A claim for defamation requires FunnyJunk to show that The Oatmeal made a false statement of material fact, and harbored the requisite mental state when the statement was made. Your letter initially points to the following statements from the Blog Post: Here’s how FunnyJunk.com’s business operates: 1. 2. 3. 4. Gather funny pictures from around the internet Host them on FunnyJunk.com Slather them in advertising If someone claims copyright infringement, throw your hands up in the air and exclaim “It was our users who uploaded your photos! We had nothing to do with it! We’re innocent!” Cash six figure advertising checks from other artist’s stolen material.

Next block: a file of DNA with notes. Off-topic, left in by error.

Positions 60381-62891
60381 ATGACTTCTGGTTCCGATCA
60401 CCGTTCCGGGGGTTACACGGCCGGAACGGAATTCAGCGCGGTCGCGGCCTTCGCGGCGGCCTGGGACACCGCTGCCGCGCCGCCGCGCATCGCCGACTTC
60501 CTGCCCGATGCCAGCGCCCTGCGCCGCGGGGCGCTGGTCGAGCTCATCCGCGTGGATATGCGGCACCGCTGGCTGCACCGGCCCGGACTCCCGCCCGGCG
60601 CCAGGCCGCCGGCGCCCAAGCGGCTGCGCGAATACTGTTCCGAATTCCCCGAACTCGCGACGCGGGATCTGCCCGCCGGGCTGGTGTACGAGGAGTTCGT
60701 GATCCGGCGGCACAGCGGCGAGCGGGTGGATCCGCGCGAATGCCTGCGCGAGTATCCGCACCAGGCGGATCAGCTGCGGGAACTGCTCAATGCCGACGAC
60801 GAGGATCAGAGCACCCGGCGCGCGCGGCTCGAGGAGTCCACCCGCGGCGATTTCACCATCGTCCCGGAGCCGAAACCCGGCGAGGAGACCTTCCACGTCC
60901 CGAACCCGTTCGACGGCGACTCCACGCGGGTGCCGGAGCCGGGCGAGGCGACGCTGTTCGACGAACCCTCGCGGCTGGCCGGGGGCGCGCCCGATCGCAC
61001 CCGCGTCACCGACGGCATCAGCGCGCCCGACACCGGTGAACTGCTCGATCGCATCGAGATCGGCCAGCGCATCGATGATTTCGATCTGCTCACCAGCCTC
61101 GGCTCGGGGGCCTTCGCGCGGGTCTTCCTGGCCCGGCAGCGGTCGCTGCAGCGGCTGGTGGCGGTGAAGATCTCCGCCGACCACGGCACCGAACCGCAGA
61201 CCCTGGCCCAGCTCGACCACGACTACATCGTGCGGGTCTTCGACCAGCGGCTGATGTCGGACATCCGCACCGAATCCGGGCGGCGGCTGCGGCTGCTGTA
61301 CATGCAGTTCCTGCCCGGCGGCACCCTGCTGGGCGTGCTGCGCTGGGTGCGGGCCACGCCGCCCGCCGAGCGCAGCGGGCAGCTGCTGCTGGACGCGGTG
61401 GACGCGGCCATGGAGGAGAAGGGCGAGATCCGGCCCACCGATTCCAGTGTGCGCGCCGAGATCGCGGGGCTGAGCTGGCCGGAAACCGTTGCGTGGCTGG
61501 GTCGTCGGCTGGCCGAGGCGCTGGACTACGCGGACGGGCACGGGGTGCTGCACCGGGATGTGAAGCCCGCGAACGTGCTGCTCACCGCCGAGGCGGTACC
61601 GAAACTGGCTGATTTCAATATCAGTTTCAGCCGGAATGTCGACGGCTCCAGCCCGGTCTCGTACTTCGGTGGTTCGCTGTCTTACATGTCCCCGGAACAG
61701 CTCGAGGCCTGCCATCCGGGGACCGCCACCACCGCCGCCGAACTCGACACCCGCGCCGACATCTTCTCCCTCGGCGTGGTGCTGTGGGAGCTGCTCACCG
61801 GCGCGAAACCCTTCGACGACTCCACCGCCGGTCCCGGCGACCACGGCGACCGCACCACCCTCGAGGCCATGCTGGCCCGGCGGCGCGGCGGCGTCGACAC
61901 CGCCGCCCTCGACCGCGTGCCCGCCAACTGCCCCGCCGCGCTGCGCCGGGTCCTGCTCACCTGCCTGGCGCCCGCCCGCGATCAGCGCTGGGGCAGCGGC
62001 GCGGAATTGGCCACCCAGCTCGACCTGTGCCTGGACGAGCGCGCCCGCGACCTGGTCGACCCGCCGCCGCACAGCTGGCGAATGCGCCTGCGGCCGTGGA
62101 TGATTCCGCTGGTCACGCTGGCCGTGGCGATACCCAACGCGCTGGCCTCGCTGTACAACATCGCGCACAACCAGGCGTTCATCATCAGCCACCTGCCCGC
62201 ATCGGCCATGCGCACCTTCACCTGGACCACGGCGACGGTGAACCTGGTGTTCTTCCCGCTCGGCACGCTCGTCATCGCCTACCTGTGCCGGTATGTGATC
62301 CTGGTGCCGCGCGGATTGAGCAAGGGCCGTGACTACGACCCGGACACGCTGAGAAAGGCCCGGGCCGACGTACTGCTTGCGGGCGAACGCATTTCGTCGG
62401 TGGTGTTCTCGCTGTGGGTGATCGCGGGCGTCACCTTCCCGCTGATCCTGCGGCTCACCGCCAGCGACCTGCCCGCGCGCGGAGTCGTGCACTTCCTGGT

There is no dispute that your client hosts user submitted content, and in response to copyright claims argues that the users of FunnyJunk and not FunnyJunk itself are legally responsible for any infringement. The Blog Post did nothing more than describe the business model—that was and remains the subject of extensive ongoing litigation and commentary—employed by FunnyJunk and by numerous sites that host user submitted content, including, notably, YouTube. There is nothing false about this statement; it merely raises an issue of ongoing public concern and does so in an accurate manner. Your letter points to only one other statement which you claim is false: a statement that FunnyJunk has “practically stolen my entire website and mirrored it on FunnyJunk.” FunnyJunk claims that this statement, along with those above, amount to a “false accusation of willful copyright infringement.” However, this allegation plucks one statement out of context and ignores the overall tenor of The Oatmeal’s blog and online discussions in general. Courts have repeatedly held that context is key to a defamation claim, particularly a claim that is based on statements made online. A threshold question in any defamation claim is “whether a reasonable factfinder could conclude that the contested statement implies an assertion of objective fact.” Gardner v. Martino, 563 F.3d 981, 987 (9th Cir. 2009). In making this determination, courts do not simply consider the contested statement in isolation, but use a three-part test that assesses (1) whether in the broad context, the general tenor of the entire work, including the setting and the format, negates the impression that the speaker was asserting an objective fact; (2) whether the context and content of the specific statements, including the use of figurative and hyperbolic language, and the